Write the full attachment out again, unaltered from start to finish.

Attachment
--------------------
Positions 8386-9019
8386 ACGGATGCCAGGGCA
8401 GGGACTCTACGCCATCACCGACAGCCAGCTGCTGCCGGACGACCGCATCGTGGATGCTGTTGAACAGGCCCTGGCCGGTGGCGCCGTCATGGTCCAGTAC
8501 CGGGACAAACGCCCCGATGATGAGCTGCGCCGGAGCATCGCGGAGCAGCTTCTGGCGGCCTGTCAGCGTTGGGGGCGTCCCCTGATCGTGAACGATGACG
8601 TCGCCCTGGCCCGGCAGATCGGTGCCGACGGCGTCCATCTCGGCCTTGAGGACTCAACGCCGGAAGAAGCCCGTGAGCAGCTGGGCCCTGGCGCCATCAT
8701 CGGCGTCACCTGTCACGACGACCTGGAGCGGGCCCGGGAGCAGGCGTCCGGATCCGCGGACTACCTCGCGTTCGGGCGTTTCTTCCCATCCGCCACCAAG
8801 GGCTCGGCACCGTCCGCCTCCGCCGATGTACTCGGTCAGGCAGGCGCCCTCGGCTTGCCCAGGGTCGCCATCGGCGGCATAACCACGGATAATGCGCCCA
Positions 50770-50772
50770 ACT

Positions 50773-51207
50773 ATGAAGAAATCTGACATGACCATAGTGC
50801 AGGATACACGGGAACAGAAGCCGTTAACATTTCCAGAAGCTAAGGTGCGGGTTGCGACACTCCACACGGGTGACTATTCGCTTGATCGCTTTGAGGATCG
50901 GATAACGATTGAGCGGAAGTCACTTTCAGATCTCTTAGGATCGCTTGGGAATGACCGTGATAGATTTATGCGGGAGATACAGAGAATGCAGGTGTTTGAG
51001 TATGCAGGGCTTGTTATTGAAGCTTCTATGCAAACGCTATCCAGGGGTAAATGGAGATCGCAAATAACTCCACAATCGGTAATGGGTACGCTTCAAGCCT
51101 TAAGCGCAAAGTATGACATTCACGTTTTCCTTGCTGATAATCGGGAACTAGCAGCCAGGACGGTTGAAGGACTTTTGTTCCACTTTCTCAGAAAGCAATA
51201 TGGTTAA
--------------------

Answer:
Positions 8386-9019
8386 ACGGATGCCAGGGCA
8401 GGGACTCTACGCCATCACCGACAGCCAGCTGCTGCCGGACGACCGCATCGTGGATGCTGTTGAACAGGCCCTGGCCGGTGGCGCCGTCATGGTCCAGTAC
8501 CGGGACAAACGCCCCGATGATGAGCTGCGCCGGAGCATCGCGGAGCAGCTTCTGGCGGCCTGTCAGCGTTGGGGGCGTCCCCTGATCGTGAACGATGACG
8601 TCGCCCTGGCCCGGCAGATCGGTGCCGACGGCGTCCATCTCGGCCTTGAGGACTCAACGCCGGAAGAAGCCCGTGAGCAGCTGGGCCCTGGCGCCATCAT
8701 CGGCGTCACCTGTCACGACGACCTGGAGCGGGCCCGGGAGCAGGCGTCCGGATCCGCGGACTACCTCGCGTTCGGGCGTTTCTTCCCATCCGCCACCAAG
8801 GGCTCGGCACCGTCCGCCTCCGCCGATGTACTCGGTCAGGCAGGCGCCCTCGGCTTGCCCAGGGTCGCCATCGGCGGCATAACCACGGATAATGCGCCCA
Positions 50770-50772
50770 ACT

Positions 50773-51207
50773 ATGAAGAAATCTGACATGACCATAGTGC
50801 AGGATACACGGGAACAGAAGCCGTTAACATTTCCAGAAGCTAAGGTGCGGGTTGCGACACTCCACACGGGTGACTATTCGCTTGATCGCTTTGAGGATCG
50901 GATAACGATTGAGCGGAAGTCACTTTCAGATCTCTTAGGATCGCTTGGGAATGACCGTGATAGATTTATGCGGGAGATACAGAGAATGCAGGTGTTTGAG
51001 TATGCAGGGCTTGTTATTGAAGCTTCTATGCAAACGCTATCCAGGGGTAAATGGAGATCGCAAATAACTCCACAATCGGTAATGGGTACGCTTCAAGCCT
51101 TAAGCGCAAAGTATGACATTCACGTTTTCCTTGCTGATAATCGGGAACTAGCAGCCAGGACGGTTGAAGGACTTTTGTTCCACTTTCTCAGAAAGCAATA
51201 TGGTTAA